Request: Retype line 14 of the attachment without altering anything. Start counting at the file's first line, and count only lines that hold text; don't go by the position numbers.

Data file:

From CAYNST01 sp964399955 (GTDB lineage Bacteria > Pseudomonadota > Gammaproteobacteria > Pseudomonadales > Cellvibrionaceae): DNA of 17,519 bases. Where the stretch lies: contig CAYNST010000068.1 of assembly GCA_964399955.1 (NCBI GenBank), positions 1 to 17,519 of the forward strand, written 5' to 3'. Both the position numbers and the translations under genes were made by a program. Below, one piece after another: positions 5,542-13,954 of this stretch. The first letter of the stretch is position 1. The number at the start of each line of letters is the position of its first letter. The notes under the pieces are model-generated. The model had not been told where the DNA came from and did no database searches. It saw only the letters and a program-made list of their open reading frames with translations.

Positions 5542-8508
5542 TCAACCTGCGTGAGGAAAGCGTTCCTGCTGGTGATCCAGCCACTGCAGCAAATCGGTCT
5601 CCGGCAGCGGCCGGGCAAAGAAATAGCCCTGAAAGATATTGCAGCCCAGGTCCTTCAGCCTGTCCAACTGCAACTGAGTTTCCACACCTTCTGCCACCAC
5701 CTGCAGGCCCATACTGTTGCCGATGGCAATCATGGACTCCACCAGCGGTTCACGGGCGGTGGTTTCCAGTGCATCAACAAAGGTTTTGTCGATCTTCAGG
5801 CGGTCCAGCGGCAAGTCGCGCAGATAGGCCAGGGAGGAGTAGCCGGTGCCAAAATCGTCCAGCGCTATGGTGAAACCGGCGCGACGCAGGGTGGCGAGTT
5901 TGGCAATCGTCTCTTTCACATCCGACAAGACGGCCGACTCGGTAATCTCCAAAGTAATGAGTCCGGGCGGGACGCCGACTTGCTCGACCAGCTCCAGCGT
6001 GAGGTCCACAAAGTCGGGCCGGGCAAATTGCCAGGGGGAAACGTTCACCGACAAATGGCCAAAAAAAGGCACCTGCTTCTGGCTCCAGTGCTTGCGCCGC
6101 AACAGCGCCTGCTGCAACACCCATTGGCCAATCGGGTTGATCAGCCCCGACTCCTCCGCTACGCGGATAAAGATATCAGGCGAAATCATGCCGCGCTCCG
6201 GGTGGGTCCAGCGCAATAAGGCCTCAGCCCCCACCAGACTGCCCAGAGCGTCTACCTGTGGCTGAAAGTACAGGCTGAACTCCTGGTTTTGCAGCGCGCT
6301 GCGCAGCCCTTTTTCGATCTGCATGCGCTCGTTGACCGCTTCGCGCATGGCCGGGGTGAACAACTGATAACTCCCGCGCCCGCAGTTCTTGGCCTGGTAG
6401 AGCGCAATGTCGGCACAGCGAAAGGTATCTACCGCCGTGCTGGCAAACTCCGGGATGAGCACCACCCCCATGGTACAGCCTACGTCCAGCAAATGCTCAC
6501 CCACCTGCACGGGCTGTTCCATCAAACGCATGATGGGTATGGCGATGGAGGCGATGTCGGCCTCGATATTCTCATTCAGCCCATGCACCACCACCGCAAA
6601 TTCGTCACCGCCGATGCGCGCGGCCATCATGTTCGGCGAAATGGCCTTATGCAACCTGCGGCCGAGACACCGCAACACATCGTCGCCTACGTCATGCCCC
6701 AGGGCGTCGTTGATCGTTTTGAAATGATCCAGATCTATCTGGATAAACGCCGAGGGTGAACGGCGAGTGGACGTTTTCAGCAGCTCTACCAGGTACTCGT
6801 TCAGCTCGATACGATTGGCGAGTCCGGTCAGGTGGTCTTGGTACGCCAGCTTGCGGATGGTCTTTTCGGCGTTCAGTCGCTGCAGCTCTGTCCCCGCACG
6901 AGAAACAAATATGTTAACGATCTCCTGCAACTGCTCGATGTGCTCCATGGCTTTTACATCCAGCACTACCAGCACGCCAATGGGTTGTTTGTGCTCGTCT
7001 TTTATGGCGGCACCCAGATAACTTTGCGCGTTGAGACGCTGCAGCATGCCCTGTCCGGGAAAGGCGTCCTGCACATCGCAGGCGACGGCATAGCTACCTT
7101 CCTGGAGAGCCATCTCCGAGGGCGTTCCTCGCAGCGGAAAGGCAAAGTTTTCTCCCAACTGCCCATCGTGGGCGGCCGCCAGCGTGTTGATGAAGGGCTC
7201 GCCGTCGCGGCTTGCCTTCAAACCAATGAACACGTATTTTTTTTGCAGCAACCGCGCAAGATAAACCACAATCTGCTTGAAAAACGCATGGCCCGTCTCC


6601 TTCGTCACCGCCGATGCGCGCGGCCATCATGTTCGGCGAAATGGCCTTATGCAACCTGCGGCCGAGACACCGCAACACATCGTCGCCTACGTCATGCCCC